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We have developed a cost-effective genome-scale PCR-based method for high-definition DNA FISH (HD-FISH). We visualized gene loci with diffraction-limited resolution, chromosomes as spot clusters, and single genes together with transcripts by combining HD-FISH with single-molecule RNA FISH. We provide a database of over 4.3 million primer pairs targeting the human and mouse genome readily usable for rapid and flexible generation of probes, making HD-FISH invaluable for many research and diagnostic applications.
DNA fluorescence in situ hybridization (FISH) remains a widely used method with broad applications including genetic diagnostics and chromosome architecture analysis1,2. Despite continuous advancements, several aspects of this technology deserve further improvement to enable its enormous potential to be fully exploited in both research and diagnostic laboratories. For example, even though a formidable portfolio of ready-to-use probes is available from various commercial sources, the choice is usually restricted to a relatively small number (<200) of loci mostly belonging to the human genome. Probes targeting other loci or species can be developed from genomic DNA fragments cloned in bacterial artificial chromosomes (BACs) and fosmids, or using array-based technology3,4. However, implementing these methods in-house or outsourcing them to commercial parties can be challenging if not impossible for many laboratories for both logistic and economic reasons – for example when multiple loci need to be targeted in a non-human species in a research laboratory not primarily focused on FISH technology. Another important barrier is that flexible selection and control of the pool of DNA fragments constituting a FISH probe – which would enable combinatorial labeling and tailoring the probe size at user's discretion – is technically unfeasible with methods based on cloned DNA fragments methods, and not cost-effective with array technology.
To overcome these limitations and enable a wider community of researchers to fully exploit the potential of DNA FISH, we designed human and mouse genomic libraries of polymerase chain reaction (PCR) primer pairs with optimal thermodynamic features, delimiting amplicons 200–220 nucleotides (nt) in length. After filtering out primer pairs amplifying multiple targets as well as cross-hybridizing amplicons, we obtained a database consisting of 4,823,784 and 4,387,601 unique primer pairs for the human and mouse genome, respectively (Fig. 1a, and Supplementary Database). Over 90% of both human and mouse genomes are densely covered with our primers, with more than 80 primer pairs per 100 kilobases (kb) (Fig. 1b–c, and Supplementary Fig. 1a–b). Using such primers, highly specific double-stranded probes can be rapidly generated for virtually any desired genomic locus by fluorescently labeling pooled amplicons after PCR (Fig. 1d), with a flexibility and cost-effectiveness otherwise unachievable with current methods (Supplementary Fig. 2a–b, and Supplementary Cost Analysis).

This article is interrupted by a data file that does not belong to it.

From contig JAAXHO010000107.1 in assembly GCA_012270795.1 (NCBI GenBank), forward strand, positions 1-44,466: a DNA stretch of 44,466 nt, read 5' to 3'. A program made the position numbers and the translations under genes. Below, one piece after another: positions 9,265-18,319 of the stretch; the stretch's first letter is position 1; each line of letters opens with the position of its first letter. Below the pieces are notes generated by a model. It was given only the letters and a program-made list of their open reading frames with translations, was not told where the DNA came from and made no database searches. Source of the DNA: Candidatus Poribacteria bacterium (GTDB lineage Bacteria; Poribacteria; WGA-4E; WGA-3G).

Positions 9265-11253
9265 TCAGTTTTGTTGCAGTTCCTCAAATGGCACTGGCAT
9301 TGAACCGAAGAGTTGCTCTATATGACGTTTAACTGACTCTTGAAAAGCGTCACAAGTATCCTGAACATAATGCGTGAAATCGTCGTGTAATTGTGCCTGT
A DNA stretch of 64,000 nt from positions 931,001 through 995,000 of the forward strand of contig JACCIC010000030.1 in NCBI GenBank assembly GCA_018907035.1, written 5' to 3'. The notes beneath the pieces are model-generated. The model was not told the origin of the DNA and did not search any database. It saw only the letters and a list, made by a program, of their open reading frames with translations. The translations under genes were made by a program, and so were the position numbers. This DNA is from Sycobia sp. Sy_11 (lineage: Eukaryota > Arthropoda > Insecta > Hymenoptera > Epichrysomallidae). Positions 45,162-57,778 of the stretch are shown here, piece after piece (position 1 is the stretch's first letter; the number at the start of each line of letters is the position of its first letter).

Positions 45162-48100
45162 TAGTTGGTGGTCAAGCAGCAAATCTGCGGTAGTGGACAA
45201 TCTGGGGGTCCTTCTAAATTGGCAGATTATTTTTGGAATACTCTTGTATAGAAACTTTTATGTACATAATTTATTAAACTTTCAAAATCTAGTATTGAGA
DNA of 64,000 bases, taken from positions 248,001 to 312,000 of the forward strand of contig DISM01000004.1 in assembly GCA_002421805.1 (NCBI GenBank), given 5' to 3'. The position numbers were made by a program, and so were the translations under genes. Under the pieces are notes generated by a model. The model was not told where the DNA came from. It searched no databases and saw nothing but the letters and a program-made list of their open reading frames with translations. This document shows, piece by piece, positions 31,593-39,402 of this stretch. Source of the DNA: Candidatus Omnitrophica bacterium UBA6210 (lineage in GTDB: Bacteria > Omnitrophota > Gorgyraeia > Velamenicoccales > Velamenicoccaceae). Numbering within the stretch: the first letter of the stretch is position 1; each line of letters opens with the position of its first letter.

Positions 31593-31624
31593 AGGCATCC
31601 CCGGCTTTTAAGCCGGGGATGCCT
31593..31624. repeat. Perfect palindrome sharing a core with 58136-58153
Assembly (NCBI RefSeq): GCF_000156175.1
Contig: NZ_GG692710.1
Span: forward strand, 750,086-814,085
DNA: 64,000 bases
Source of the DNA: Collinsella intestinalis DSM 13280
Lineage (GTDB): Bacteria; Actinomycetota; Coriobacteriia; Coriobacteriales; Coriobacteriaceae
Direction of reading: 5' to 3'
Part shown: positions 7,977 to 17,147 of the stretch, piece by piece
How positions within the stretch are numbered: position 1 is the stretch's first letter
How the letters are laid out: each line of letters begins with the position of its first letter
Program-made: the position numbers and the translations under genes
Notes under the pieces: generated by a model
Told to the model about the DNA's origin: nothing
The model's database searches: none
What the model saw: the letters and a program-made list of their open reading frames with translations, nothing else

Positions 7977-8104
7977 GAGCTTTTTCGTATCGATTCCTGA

As a proof-of-principle, we constructed a probe consisting of fifty 200 nt-long unique fragments obtained by PCR and labeled with the Universal Linkage System (ULS™)5 targeting the HER2/ERBB2 locus on chromosome 17. The effective target size of this probe (ETS, i.e. the number of nucleotides effectively targeted) is 10 kb (50 amplicons × 200 nt), an order of magnitude shorter than commercially available HER2 probes used in diagnostics. Hybridization with this HER2 probe was specific on both human lymphocyte metaphase spreads as well as in human mammary epithelial cells (HME) processed to preserve their three-dimensional nuclear structure (3D FISH)6. 85% of interphase nuclei contained between two and four loci, as expected in dividing diploid cells (Fig. 2a). Remarkably similar count distributions were obtained for HER2 and other loci on chromosome 17 over a broad range of ETSs down to 3 kb, demonstrating the sensitivity of our method even with probes derived from only 15 amplicons (Fig. 2b and Supplementary Fig. 3). Notably, a probe against HER2 with 3 kb ETS yielded signals with a size (on average 362 ± 31 nm diameter) similar to the diffraction limit of the microscope used (Fig. 2c). For this reason, we named our method high-definition DNA FISH (HD-FISH).
To demonstrate the scalability of our method, we simultaneously targeted multiple loci spaced evenly on different chromosomes using probes labeled with two alternating fluorophores (Supplementary Fig. 4a and Supplementary Database). Similar to single-locus probes, this “spotting” strategy was specific on both metaphase spreads as well as HME interphase nuclei after 3D HD-FISH, allowing precise enumeration of targeted chromosomes (Fig. 3a–b, Supplementary Fig. 4b, and Supplementary Movie 1). The numbers of spots detected with the first and second fluorophore in the same cell were highly concordant (Supplementary Fig. 4c–d), indicating that the type of fluorophore does not influence HD-FISH hybridization efficiency. Importantly, our chromosome spotting strategy proved to be substantially more rapid and cost-effective in comparison to alternative available methods (Supplementary Fig. 2a–b, and Supplementary Cost Analysis).